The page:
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If I have a scope with a lambda and it takes an argument, depending on the value of the argument, I might know that there will not be any matches, but I still want to return a relation, not an empty array:

scope :for_users, lambda { |users| users.any? ? where("user_id IN (?)", users.map(&:id).join(',')) : [] }

What I really want is a "none" method, the opposite of "all", that returns a relation that can still be chained, but results in the query being short-circuited.

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If you just let the query, run it will return a relation: User.where('id in (?)', []).class => ActiveRecord::Relation. Are you trying to avoid the query altogether? –  Brian Deterling Feb 2 '11 at 18:27
Correct. If I know there can't possibly be any matches, ideally, the query could be avoided altogether. I simply added this to ActiveRecord::Base: "def self.none; where(:id => 0); end" Seems to work just fine for what I need. –  dzajic Feb 4 '11 at 4:56
> Are you trying to avoid the query altogether? would totally make sense, kind of lame we need to hit DB for that –  dolzenko Dec 6 '11 at 12:30

9 Answers 9

up vote 45 down vote accepted

You can add a scope called "none":

scope :none, where(:id => nil).where("id IS NOT ?", nil)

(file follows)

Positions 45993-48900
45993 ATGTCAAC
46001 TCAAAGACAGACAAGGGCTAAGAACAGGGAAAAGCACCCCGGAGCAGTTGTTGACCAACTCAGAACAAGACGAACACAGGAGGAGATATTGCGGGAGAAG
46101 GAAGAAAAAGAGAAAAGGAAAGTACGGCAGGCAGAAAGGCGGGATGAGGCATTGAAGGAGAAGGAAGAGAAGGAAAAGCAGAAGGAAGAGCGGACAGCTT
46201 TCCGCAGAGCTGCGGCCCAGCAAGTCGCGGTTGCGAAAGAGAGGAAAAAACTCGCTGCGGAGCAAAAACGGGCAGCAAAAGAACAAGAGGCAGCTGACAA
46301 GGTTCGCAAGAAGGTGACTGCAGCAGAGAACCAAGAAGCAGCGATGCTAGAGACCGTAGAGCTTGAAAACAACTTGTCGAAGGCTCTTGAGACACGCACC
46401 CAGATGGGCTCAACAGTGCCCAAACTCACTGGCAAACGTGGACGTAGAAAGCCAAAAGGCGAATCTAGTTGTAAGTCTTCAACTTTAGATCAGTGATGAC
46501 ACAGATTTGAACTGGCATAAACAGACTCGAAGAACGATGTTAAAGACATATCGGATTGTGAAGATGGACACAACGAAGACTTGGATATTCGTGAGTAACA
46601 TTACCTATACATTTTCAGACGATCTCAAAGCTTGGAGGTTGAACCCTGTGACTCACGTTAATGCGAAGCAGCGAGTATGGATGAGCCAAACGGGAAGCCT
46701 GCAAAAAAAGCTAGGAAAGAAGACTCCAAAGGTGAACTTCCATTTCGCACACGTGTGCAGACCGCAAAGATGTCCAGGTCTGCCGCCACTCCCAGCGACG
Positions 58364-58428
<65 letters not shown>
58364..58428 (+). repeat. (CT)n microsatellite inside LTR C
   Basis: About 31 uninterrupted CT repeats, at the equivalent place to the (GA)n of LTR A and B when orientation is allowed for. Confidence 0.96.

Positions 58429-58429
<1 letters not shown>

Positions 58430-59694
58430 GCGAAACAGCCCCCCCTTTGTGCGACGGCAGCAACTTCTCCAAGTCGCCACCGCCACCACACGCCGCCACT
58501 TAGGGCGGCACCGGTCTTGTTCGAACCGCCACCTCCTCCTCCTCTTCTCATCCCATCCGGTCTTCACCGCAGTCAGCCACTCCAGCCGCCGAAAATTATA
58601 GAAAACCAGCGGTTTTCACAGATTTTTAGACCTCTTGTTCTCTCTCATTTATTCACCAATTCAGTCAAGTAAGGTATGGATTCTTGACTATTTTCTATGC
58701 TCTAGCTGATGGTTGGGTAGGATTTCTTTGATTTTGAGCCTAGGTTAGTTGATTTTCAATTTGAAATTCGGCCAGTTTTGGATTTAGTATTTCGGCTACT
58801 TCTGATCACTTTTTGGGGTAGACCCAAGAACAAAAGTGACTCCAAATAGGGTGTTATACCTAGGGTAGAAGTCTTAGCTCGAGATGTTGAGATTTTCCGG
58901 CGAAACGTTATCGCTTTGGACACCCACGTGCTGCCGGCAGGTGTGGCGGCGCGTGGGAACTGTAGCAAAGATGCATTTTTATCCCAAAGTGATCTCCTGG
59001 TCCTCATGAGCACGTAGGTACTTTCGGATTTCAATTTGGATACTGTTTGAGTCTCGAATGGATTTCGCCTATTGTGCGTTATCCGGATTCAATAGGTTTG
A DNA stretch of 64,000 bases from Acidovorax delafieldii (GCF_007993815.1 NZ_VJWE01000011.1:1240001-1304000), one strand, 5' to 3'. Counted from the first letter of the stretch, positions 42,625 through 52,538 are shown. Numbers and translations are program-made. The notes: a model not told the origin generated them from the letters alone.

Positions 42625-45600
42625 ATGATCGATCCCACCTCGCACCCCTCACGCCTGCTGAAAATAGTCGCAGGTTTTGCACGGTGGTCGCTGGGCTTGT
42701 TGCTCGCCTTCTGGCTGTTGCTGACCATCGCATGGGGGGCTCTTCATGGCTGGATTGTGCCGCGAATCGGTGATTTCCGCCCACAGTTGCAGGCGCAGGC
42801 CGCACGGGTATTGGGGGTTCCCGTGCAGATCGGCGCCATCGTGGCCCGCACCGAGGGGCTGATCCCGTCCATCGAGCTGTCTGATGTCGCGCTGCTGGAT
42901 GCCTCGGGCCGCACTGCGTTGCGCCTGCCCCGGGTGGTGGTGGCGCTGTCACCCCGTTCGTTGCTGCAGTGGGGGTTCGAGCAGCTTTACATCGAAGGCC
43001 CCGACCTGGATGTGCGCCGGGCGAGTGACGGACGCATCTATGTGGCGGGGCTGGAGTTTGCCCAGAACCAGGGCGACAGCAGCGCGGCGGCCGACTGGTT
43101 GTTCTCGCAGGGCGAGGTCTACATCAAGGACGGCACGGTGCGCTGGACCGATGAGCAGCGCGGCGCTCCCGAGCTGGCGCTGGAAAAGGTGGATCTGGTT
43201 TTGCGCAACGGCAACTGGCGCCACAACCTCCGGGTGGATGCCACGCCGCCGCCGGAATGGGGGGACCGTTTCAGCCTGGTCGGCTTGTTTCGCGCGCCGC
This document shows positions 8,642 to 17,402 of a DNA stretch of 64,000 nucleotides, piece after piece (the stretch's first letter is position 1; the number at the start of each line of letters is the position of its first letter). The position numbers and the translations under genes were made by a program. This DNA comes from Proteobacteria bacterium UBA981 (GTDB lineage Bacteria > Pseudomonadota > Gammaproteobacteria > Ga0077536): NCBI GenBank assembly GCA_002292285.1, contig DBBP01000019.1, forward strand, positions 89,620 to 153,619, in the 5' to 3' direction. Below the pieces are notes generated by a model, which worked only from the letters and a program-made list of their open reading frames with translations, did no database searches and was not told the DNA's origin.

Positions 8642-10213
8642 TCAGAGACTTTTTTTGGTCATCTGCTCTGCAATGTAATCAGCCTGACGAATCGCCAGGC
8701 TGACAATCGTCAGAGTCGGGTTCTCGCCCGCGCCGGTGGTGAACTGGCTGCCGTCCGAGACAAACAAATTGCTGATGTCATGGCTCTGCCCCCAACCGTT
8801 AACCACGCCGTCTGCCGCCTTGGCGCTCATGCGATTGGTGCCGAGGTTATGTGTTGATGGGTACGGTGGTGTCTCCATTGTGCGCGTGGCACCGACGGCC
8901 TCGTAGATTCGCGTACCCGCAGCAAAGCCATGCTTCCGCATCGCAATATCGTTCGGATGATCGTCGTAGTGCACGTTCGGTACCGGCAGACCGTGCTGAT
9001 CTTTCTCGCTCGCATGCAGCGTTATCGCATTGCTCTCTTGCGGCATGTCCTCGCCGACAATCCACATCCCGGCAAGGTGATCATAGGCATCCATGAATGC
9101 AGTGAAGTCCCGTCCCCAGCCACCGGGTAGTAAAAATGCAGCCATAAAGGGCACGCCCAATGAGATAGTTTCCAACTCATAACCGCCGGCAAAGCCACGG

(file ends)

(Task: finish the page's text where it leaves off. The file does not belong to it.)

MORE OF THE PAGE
That will give you an empty ActiveRecord::Relation

You could also add it to ActiveRecord::Base in an initializer (if you want):

class ActiveRecord::Base
 def self.none

Plenty of ways to get something like this, but certainly not the best thing to keep in a code base. I have used the scope :none when refactoring and finding that I need to guarantee an empty ActiveRecord::Relation for a short time.

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where('1=2') might be bit more concise –  Marcin Raczkowski Mar 14 '14 at 2:12
In case you don't scroll down to the new 'correct' answer: Model.none is how you'd do this. –  Joe Essey Jan 20 at 21:01

There is a now a "correct" mechanism in Rails master, not yet released:

>> Model.none 
=> #<ActiveRecord::Relation []>


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So far this hasn't been back ported to 3.2 or earlier. Only edge (4.0) –  Chrisbloom7 Feb 15 '13 at 15:31
Just tried with Rails 4.0.5 and it's working. This feature made it to the Rails 4.0 release. –  Evolve Jul 22 '14 at 2:58
And is there a relation that returns all results? Model.all returns an array ... –  Augustin Riedinger Sep 26 '14 at 12:40
@AugustinRiedinger Model.scoped does what you're looking for in rails 3. –  Tim Diggins Sep 30 '14 at 11:21

A more portable solution that doesn't require an "id" column and doesn't assume there won't be a row with an id of 0:

scope :none, where("1 = 0")

I'm still looking for a more "correct" way.

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Yeah I'm really surprised that these answers are the best we have. I think ActiveRecord/Arel must still be pretty immature. If I had to go through perambulations to create an empty array in Ruby I'd be really annoyed. Same thing here, basically. –  Purplejacket Oct 1 '11 at 3:31